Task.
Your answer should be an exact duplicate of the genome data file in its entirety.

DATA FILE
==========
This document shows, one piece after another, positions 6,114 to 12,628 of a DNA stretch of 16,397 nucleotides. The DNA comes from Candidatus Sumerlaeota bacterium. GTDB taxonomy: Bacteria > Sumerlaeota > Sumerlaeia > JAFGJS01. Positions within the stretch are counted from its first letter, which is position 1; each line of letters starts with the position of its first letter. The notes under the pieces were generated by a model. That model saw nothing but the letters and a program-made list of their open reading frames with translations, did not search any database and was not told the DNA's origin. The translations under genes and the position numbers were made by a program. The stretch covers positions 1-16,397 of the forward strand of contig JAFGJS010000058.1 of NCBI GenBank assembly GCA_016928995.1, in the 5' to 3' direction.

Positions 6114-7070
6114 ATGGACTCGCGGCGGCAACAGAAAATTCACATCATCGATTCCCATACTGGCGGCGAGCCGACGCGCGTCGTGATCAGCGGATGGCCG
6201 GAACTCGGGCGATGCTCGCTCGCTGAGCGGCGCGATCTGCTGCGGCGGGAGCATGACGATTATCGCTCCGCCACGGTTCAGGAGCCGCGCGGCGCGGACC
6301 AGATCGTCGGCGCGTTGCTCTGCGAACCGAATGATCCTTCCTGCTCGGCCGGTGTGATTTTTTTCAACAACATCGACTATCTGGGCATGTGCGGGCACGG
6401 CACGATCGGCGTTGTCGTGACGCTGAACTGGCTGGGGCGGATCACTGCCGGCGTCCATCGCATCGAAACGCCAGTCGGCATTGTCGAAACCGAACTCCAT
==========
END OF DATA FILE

This document shows, one piece after another, positions 6,114 to 12,628 of a DNA stretch of 16,397 nucleotides. The DNA comes from Candidatus Sumerlaeota bacterium. GTDB taxonomy: Bacteria > Sumerlaeota > Sumerlaeia > JAFGJS01. Positions within the stretch are counted from its first letter, which is position 1; each line of letters starts with the position of its first letter. The notes under the pieces were generated by a model. That model saw nothing but the letters and a program-made list of their open reading frames with translations, did not search any database and was not told the DNA's origin. The translations under genes and the position numbers were made by a program. The stretch covers positions 1-16,397 of the forward strand of contig JAFGJS010000058.1 of NCBI GenBank assembly GCA_016928995.1, in the 5' to 3' direction.

Positions 6114-7070
6114 ATGGACTCGCGGCGGCAACAGAAAATTCACATCATCGATTCCCATACTGGCGGCGAGCCGACGCGCGTCGTGATCAGCGGATGGCCG
6201 GAACTCGGGCGATGCTCGCTCGCTGAGCGGCGCGATCTGCTGCGGCGGGAGCATGACGATTATCGCTCCGCCACGGTTCAGGAGCCGCGCGGCGCGGACC
6301 AGATCGTCGGCGCGTTGCTCTGCGAACCGAATGATCCTTCCTGCTCGGCCGGTGTGATTTTTTTCAACAACATCGACTATCTGGGCATGTGCGGGCACGG
6401 CACGATCGGCGTTGTCGTGACGCTGAACTGGCTGGGGCGGATCACTGCCGGCGTCCATCGCATCGAAACGCCAGTCGGCATTGTCGAAACCGAACTCCAT